Twin suicide bombings rock central Baghdad; 32 dead, 110 injured

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Above, the scene of a twin suicide bombing which killed nearly 30 people on a bustling commercial street in the heart of Baghdad on January 21, 2021. (AFP)
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Iraqi security forces guard the site of a suicide attack in Baghdad, Iraq January 21, 2021. (Reuters)
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Updated 22 January 2021

Twin suicide bombings rock central Baghdad; 32 dead, 110 injured

  • Open-air market for second-hand clothes in the Iraqi capital’s Tayaran Square was teeming with people

JEDDAH: Twin suicide bombings ripped through a busy market in the Iraqi capital on Thursday, killing at least 32 people and wounding dozens, officials said in what was the first massive bombing in years, harkening back to darker days of rampant militant attacks.

The rare suicide bombing hit the Bab Al-Sharqi commercial area in central Baghdad amid heightened political tensions over planned early elections and a severe economic crisis. Blood was splattered on the pavement of the busy market amid piles of clothes and shoes as survivors took stock of the disarray in the aftermath.The Health Ministry announced that all of its hospitals in the capital were mobilized to treat the wounded.

Saudi Arabia’s Foreign Ministry said the Kingdom rejects all forms of terrorism and stands by Iraq against anything that threatens its security or stability. It expressed condolences to the families of the victims and the government and people of Iraq, wishing the injured a speedy recovery.

Condemning the attack, the Gulf Cooperation Council (GCC) expressed solidarity with Iraq in combating terrorism and enhancing its security and stability.

Nayef Falah Mubarak Al-Hajraf, GCC secretary-general, sent condolences to the families of the victims and wished the injured a speedy recovery.

At the Vatican, Pope Francis denounced the terror strike as a “senseless act of brutality” and urged Iraqis to keep working to replace violence with fraternity and peace. The telegram of condolences sent to the Iraqi president was particularly heartfelt, given Francis is due to visit Iraq in early March to try to encourage the country’s Christian communities that have been devastated by Daesh persecution, reported The Associated Press.

No one immediately claimed responsibility for the attack, but Iraqi military officials said it was the work of Daesh terrorists.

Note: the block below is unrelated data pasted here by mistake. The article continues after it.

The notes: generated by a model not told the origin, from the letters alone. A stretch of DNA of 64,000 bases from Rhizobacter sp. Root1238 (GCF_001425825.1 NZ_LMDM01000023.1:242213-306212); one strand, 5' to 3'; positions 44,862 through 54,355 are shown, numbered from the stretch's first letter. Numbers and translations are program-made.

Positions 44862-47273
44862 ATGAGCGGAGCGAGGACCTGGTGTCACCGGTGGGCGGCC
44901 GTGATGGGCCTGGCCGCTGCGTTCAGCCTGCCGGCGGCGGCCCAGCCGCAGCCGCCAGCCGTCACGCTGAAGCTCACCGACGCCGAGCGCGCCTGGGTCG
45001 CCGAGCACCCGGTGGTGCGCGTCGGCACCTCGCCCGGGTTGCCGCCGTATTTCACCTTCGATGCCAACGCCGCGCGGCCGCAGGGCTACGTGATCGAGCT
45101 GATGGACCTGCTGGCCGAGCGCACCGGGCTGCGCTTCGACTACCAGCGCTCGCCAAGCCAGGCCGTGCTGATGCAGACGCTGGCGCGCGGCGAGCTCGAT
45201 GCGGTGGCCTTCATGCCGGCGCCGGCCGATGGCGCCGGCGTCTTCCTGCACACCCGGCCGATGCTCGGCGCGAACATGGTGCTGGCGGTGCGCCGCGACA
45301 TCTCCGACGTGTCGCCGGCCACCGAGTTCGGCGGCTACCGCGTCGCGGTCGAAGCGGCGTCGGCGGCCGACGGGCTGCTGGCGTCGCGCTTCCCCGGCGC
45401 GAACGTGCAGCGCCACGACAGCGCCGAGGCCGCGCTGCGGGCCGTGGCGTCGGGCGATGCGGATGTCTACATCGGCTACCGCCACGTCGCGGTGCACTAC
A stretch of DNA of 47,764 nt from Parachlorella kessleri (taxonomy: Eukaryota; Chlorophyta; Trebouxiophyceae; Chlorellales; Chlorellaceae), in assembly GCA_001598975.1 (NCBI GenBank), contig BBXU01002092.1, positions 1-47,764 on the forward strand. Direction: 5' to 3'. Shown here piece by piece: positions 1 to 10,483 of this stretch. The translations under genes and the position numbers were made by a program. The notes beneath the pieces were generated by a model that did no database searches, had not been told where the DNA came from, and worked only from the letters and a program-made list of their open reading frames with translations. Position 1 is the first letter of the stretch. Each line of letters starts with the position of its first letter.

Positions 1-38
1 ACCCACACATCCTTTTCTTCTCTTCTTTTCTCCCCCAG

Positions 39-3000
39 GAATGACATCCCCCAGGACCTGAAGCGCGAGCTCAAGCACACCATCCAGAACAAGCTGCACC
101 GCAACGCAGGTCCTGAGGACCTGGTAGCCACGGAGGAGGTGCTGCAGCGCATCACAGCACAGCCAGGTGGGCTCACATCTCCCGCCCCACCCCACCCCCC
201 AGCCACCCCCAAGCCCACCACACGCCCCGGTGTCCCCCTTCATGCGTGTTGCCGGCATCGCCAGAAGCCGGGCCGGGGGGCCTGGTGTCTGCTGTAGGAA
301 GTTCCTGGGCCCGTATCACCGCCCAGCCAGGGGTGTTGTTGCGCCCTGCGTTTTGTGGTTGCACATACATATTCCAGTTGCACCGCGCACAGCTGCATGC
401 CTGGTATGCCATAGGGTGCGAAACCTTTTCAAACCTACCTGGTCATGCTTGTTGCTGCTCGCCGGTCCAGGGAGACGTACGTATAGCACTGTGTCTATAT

Iraq’s Health Minister Hassan Mohammed Al-Tamimi said at least 32 people were killed and 110 were wounded in the attack.

He said some of the wounded were in serious condition. Iraq’s military previously put the number of dead at 28. The Health Ministry announced that all of its hospitals in the capital were mobilized to treat the wounded.

Maj. Gen. Tahsin Al-Khafaji, spokesman for the Joint Operations Command, which includes an array of Iraqi forces, said the first suicide bomber cried out loudly that he was ill in the middle of the bustling market, prompting a crowd to gather around him — and that’s when he detonated his explosive belt.

The second detonated his belt shortly after, he said. “This is a terrorist act perpetrated by a sleeper cell of Daesh,” Al-Khafaji said. He said Daesh “wanted to prove its existence” after suffering many blows in military operations to root out the militants.

The style of Thursday’s assault was similar to those Daesh has conducted in the past. But the group has rarely been able to penetrate the capital since being dislodged by Iraqi forces and the US-led coalition in 2017. For some, it brought back painful memories from the height of Iraq’s sectarian street wars, when suicide bombings were a near-daily occurrence.

The twin bombings Thursday came days after Iraq’s government unanimously agreed to hold early elections in October. Prime Minister Mustafa Al-Kadhimi had announced in July that early polls would be held to meet the demands of anti-government protesters.